As both parties agree, a discharge injunction does not prohibit the holder of a valid lien from
seeking to enforce it because such conduct is not considered to be an action to collect a discharged
debt as a personal liability of the debtor under § 524(a)(2). See, e.g., Johnson v. Home State Bank,
501 U.S. 78 (1991); In re Reuss, No. DT-07-05279, 2011 WL 1522333, at *2 (W.D. Mich. Apr.
12, 2011) (“After the automatic stay terminates as to the property, a secured creditor may take any
appropriate action to enforce a valid lien surviving the discharge, as long as the creditor does not
pursue in personam relief against the debtor.”). The ability to enforce a valid lien post-discharge
would be severely undermined if a creditor is not permitted to take necessary and appropriate action
to determine whether it holds a valid lien that survived the bankruptcy or if, instead, it possessed
a debt that was discharged by the proceedings:
The § 524(a)(2) discharge injunction casts a wide shadow, with a large penumbra.
For example, applying the phrase “collect . . . as a personal liability of the debtor”
can be a confusing concept . . . . Cautious litigants who recognize that the boundary
is fuzzy seek the comfort of clarification whether their particular situations are
subject to the injunction.
Ruvacalba v. Munoz (In re Munoz), 287 B.R. 546, 553 (9th Cir. BAP 2002).
This is precisely the approach that the Comerica Bank undertook. First, in response to the
remand order by this Court in 1997, the Comerica Bank filed a motion which sought the aid of the
Bankruptcy Court in resolving those issues in its favor. Notably, Johnson did not raise any
argument at that time that the Comerica Bank had acted in violation of the discharge injunction. For
reasons that are unclear to the Court, these issues do not appear to have been resolved until the
order which is now on appeal.
After the bankruptcy case was closed in 2001, the parties continued to litigate their dispute
in the state court. It was in connection with this litigation that the Comerica - via its new counsel,
Brinkmeyer - sent the letters to Equitable in the hope of sorting out the bankruptcy proceedings.
The Comerica Bank chose the path of seeking a direct but informal clarification of this issue from
Equitable’s counsel rather than rushing to fire up the judicial machinery. In light of the confusing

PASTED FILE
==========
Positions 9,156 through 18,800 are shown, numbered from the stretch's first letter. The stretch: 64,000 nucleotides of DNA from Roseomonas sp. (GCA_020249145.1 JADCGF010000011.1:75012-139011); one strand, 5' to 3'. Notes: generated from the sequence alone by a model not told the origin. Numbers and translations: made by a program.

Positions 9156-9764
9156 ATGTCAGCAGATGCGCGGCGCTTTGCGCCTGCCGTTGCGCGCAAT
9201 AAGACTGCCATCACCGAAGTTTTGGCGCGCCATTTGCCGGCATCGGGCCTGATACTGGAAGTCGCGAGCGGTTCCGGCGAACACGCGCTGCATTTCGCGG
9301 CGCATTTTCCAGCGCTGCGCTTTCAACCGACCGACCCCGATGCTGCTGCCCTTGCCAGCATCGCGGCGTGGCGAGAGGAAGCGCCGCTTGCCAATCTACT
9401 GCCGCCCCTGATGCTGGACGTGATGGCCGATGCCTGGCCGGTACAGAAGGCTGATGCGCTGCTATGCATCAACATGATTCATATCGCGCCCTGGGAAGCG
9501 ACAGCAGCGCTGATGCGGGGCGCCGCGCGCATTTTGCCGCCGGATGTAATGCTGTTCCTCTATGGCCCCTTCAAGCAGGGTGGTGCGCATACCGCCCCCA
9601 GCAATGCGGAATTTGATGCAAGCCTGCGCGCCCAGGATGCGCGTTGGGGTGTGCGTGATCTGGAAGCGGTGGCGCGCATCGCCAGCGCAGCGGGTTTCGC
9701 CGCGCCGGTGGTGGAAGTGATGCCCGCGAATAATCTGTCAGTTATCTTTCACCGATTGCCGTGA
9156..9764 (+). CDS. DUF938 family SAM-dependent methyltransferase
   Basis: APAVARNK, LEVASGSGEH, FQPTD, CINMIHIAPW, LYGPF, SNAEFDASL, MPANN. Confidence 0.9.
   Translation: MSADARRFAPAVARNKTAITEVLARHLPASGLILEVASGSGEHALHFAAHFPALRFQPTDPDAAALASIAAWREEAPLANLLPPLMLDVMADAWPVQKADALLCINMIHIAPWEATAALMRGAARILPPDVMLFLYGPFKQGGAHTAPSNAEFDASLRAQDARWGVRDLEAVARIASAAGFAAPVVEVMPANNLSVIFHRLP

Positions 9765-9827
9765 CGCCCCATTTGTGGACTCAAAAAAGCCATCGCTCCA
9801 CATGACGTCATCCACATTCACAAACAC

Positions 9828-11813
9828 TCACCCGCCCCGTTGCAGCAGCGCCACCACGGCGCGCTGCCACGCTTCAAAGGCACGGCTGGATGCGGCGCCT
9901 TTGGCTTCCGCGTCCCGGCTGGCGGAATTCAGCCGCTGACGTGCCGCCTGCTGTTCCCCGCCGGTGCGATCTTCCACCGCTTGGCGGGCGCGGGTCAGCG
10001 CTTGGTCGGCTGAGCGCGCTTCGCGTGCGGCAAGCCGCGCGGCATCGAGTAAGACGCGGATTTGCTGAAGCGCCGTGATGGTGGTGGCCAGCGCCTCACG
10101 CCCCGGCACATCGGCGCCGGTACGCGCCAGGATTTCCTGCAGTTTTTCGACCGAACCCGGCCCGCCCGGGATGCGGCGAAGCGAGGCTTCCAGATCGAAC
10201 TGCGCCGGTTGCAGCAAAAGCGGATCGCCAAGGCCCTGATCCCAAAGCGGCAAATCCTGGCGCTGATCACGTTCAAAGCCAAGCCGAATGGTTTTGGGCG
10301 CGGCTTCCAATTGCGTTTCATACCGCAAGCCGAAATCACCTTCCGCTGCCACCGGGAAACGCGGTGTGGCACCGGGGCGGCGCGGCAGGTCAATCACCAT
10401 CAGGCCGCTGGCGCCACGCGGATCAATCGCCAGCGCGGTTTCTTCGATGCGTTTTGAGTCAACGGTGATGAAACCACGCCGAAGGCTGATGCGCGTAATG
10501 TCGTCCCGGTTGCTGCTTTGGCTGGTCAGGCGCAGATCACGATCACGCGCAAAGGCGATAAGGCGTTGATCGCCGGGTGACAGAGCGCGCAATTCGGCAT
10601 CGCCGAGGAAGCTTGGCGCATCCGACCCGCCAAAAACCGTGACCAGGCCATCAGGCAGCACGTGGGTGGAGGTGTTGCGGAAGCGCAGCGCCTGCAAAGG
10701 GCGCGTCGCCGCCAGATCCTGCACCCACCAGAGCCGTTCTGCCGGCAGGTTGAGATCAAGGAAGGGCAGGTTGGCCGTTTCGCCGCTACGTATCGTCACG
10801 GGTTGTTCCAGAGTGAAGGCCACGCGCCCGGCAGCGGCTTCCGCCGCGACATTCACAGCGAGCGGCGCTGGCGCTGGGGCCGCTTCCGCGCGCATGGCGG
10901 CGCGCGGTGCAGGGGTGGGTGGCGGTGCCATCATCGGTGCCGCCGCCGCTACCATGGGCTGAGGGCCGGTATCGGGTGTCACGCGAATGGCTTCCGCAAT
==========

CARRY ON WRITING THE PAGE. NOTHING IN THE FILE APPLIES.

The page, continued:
procedural history of this case, as compounded by the state of the files that had been left to his
successor by the Comerica Bank’s prior counsel (described by Brinkmeyer as being “incomplete”
and “disorganized”), Brinkmeyer’s letters strike the Court as not only permissible, but preferable
to other courses of action that he may have chosen to undertake. Secured - or potentially secured creditors should not be placed in the untenable position of being permitted to enforce their valid
liens but simultaneously being at risk of the imposition of sanctions for merely making inquiries
as to the validity of their liens.
It is clear to the Court, upon review of the entire record, that Brinkmeyer was attempting
to determine whether any court had conclusively ruled whether the Comerica Bank had or did not
have an enforceable security interest in the post-petition disability benefit payments - and was not,
as Johnson would have it, taking any action to collect a debt.
Therefore, to the extent that the Bankruptcy Court concluded that Brinkmeyer’s actions
would have constituted a violation of the discharge injunction, such a conclusion - in the opinion
of this Court - is not supported by the evidence. Moreover, to the extent that the Bankruptcy Court
made an implicit finding that the Comerica Bank took action to collect the disability payments, this
Court concludes that such a finding is clearly erroneous.9
As noted above, although the Bankruptcy Court did not explicitly make this
determination, it is unclear whether it did so implicitly. Ordinarily, “[i]f the [B]ankruptcy
[C]ourt’s factual findings are silent or ambiguous as to an outcome-determinative factual
question, the district court may not engage in its own fact finding but must remand the case to
the [B]ankruptcy [C]ourt for the necessary factual determination.” Brown v. Mt. Prospect State
Brinkmeyer’s letters repeatedly make reference to (1) the sources of his uncertainty (i.e.,
the incomplete and disorganized state of his predecessor’s files and the unsigned-but-docketed
order that appeared to resolve these issues in the Comerica Bank’s favor); (2) the state of his
uncertainty (e.g., “Insofar as disability benefits . . . are concerned, my reading of the decisions by
[the Bankruptcy Judge] and the Jackson County Circuit Court suggests that those issues have been
decided in favor of Comerica Bank. I have nothing to indicate that there was any further appeal of
those decisions which yielded a different result, but I stand to be corrected if you have any contrary
information.” (Brinkmeyer letter of March 29, 2006, Copy at Bankr. Docket No. 691, Ex. A, at 4));
and (3) the fact-finding nature of his correspondence (e.g., “Do you have anything in your file to
indicate whatever happened to [the issues remanded by this Court? If so, can you please forward
that information at your earliest opportunity? It would go a long way toward resolving what, if any,
further collection issues remain from the litigation.” (Brinkmeyer Letter of February 24, 2006,
Copy at Bankr. Docket No. 713-2, Ex. 4, at 2)).